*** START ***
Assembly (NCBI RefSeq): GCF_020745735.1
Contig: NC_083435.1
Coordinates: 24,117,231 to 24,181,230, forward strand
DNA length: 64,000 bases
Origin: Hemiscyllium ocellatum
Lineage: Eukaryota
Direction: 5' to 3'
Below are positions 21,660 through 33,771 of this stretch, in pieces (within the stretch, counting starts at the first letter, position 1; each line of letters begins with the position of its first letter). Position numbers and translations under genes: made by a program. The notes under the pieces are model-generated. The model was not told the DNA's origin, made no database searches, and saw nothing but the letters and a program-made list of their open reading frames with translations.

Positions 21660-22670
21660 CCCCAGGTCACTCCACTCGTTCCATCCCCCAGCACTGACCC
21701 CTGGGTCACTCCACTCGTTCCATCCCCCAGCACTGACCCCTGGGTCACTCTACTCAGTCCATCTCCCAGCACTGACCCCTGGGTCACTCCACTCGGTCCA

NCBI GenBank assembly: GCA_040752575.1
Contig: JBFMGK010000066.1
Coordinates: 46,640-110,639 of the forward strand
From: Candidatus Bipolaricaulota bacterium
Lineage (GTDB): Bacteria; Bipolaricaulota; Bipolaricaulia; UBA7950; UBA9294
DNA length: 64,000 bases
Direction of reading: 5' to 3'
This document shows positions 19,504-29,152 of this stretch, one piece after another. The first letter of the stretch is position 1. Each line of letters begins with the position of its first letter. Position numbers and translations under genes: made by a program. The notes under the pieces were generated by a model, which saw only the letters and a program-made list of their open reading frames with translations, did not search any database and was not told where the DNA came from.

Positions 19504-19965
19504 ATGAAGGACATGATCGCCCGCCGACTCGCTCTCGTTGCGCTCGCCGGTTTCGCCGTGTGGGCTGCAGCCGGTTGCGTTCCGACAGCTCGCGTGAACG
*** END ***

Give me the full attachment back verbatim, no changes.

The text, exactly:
Assembly (NCBI RefSeq): GCF_020745735.1
Contig: NC_083435.1
Coordinates: 24,117,231 to 24,181,230, forward strand
DNA length: 64,000 bases
Origin: Hemiscyllium ocellatum
Lineage: Eukaryota
Direction: 5' to 3'
Below are positions 21,660 through 33,771 of this stretch, in pieces (within the stretch, counting starts at the first letter, position 1; each line of letters begins with the position of its first letter). Position numbers and translations under genes: made by a program. The notes under the pieces are model-generated. The model was not told the DNA's origin, made no database searches, and saw nothing but the letters and a program-made list of their open reading frames with translations.

Positions 21660-22670
21660 CCCCAGGTCACTCCACTCGTTCCATCCCCCAGCACTGACCC
21701 CTGGGTCACTCCACTCGTTCCATCCCCCAGCACTGACCCCTGGGTCACTCTACTCAGTCCATCTCCCAGCACTGACCCCTGGGTCACTCCACTCGGTCCA

NCBI GenBank assembly: GCA_040752575.1
Contig: JBFMGK010000066.1
Coordinates: 46,640-110,639 of the forward strand
From: Candidatus Bipolaricaulota bacterium
Lineage (GTDB): Bacteria; Bipolaricaulota; Bipolaricaulia; UBA7950; UBA9294
DNA length: 64,000 bases
Direction of reading: 5' to 3'
This document shows positions 19,504-29,152 of this stretch, one piece after another. The first letter of the stretch is position 1. Each line of letters begins with the position of its first letter. Position numbers and translations under genes: made by a program. The notes under the pieces were generated by a model, which saw only the letters and a program-made list of their open reading frames with translations, did not search any database and was not told where the DNA came from.

Positions 19504-19965
19504 ATGAAGGACATGATCGCCCGCCGACTCGCTCTCGTTGCGCTCGCCGGTTTCGCCGTGTGGGCTGCAGCCGGTTGCGTTCCGACAGCTCGCGTGAACG